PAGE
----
Cyclone in Madagascar updated Jul 2003

News and Press Release
Originally published
On May 8, Cyclone Manou hit Vatomandry on the east coast of Madagascar with 112 mph winds. Manou battered the area for six hours before moving back out to sea and severely affected some 46,000 people who lost homes, belongings and agricultural property. CRS was working in Vatomandry before Cyclone Manou hit allowing them to quickly establish an emergency response.
Catholic Relief Services Responds

The Bill and Melinda Gates Foundation awarded CRS a $560,000 grant to provide school supplies such as book bags, notebooks and pens to 20,000 primary school students, and food and necessities to 12,500 people. Seventeen schools were destroyed during the cyclone and others were used as temporary shelters leaving thousands of children without a place to learn.

CRS was also awarded $167,000 from the U.S. Office of Disaster Assistance for Cash-for-Work and seed fair programs to help with agricultural recovery. Three seed fairs were organized during the last week of June and benefited 2,000 farmer families.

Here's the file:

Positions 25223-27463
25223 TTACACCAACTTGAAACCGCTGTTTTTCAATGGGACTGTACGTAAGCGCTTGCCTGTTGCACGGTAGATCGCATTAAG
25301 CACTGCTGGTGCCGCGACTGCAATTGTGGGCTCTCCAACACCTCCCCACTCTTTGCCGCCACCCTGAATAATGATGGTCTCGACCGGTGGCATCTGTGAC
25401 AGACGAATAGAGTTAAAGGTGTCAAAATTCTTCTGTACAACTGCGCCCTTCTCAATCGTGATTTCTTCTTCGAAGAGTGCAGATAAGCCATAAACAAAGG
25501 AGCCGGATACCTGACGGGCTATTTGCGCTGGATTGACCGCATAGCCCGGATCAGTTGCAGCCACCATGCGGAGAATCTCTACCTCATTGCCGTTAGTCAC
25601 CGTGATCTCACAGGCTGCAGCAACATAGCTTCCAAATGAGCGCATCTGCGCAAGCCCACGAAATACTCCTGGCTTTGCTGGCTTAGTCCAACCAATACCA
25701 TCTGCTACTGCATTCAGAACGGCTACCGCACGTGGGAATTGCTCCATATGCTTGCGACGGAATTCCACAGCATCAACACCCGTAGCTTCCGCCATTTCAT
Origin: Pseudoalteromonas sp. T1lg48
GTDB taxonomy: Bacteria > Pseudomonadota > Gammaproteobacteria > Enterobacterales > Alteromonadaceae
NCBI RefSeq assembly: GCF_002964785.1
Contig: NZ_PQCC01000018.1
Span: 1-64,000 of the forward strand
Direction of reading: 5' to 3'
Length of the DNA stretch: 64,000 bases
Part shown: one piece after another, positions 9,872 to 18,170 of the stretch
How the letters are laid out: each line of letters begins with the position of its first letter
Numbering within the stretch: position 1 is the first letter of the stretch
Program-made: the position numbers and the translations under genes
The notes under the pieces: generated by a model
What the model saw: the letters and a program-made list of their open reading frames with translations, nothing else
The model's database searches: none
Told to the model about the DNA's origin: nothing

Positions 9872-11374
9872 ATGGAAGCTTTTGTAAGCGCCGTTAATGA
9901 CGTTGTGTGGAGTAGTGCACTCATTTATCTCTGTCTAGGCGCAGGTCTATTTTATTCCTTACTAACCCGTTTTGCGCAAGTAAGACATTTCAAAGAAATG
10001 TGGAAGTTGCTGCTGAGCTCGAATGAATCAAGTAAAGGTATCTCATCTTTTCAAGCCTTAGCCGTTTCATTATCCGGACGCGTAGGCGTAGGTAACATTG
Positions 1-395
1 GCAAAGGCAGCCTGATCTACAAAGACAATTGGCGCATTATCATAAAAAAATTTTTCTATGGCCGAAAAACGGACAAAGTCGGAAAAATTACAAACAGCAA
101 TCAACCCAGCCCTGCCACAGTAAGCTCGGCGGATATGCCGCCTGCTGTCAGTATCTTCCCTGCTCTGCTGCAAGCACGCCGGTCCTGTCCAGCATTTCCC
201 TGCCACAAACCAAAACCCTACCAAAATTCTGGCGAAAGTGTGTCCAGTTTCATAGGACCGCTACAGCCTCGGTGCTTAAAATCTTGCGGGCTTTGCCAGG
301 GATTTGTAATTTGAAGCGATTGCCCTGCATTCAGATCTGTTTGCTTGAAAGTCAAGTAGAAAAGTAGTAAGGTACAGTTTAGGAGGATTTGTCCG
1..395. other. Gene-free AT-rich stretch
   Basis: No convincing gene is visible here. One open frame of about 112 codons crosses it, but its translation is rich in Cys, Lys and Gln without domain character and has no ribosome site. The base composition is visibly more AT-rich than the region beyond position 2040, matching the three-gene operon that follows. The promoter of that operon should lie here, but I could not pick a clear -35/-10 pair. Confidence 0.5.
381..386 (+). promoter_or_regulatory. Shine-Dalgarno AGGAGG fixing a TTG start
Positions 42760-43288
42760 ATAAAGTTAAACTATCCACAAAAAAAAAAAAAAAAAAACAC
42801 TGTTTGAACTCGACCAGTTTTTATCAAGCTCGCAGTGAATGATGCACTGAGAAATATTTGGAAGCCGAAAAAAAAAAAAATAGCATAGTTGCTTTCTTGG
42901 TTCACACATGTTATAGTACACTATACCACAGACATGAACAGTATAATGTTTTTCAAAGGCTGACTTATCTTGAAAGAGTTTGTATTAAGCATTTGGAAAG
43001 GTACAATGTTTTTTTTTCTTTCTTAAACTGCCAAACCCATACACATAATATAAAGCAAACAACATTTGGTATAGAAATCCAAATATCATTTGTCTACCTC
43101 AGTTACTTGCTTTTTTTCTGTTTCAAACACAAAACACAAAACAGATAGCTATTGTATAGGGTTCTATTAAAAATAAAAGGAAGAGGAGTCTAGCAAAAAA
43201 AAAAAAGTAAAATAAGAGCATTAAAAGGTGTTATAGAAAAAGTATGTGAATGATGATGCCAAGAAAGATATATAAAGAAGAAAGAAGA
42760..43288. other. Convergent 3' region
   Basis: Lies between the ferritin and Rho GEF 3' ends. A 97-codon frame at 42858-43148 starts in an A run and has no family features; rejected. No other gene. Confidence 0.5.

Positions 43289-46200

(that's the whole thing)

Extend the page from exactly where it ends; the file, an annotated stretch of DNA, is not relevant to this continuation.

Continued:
The seed fairs are being complemented by Cash-for-Work activities focused on rehabilitating canals that irrigate rice fields. The canals were flooded, blocked up or damaged by Cyclone Manou.

Immediately following the cyclone, CRS began implementing the following two-phase emergency response:

Phase Two - CRS is currently distributing water purification kits, soap and blankets to an additional 12,500 people in villages affected by the cyclone. In addition, families targeted for the distributions are being offered participation in a Food-For-Work (FFW) project. Project participants are rehabilitating roads, bridges and agricultural infrastructure destroyed or damaged by the cyclone in exchange for food. FFW projects often help ensure continued food security following disasters.

Future programs include a seed fair to help re-launch agricultural activities.


Cyclone Manou dropped almost eight inches of rain on Vatomandry in just six hours. The Malagasy government quickly responded to the disaster by donating tents, rice, medicines and food. Aid organizations such as CRS developed additional emergency and long-term activities to help affected Malagasy rebuild their lives.

CRS began working in Madagascar in 1962 providing humanitarian aid in regions with high levels of poverty and malnutrition. For 41 years, the agency has carried out food and nutrition programs for underprivileged mothers, children, disabled persons and victims of natural disasters.

With three expatriate and 102 national staff, CRS/Madagascar has a main office in Antananarivo, sub-offices in Fianarantsoa and Ilakaka, and a logistics office near the port of Tamatave.

Your support is needed.

Donations can also be made by calling:
or by sending checks to:
P.O. Box 17090
Baltimore, Maryland 21203-7090.

Copyright=A92003 CRS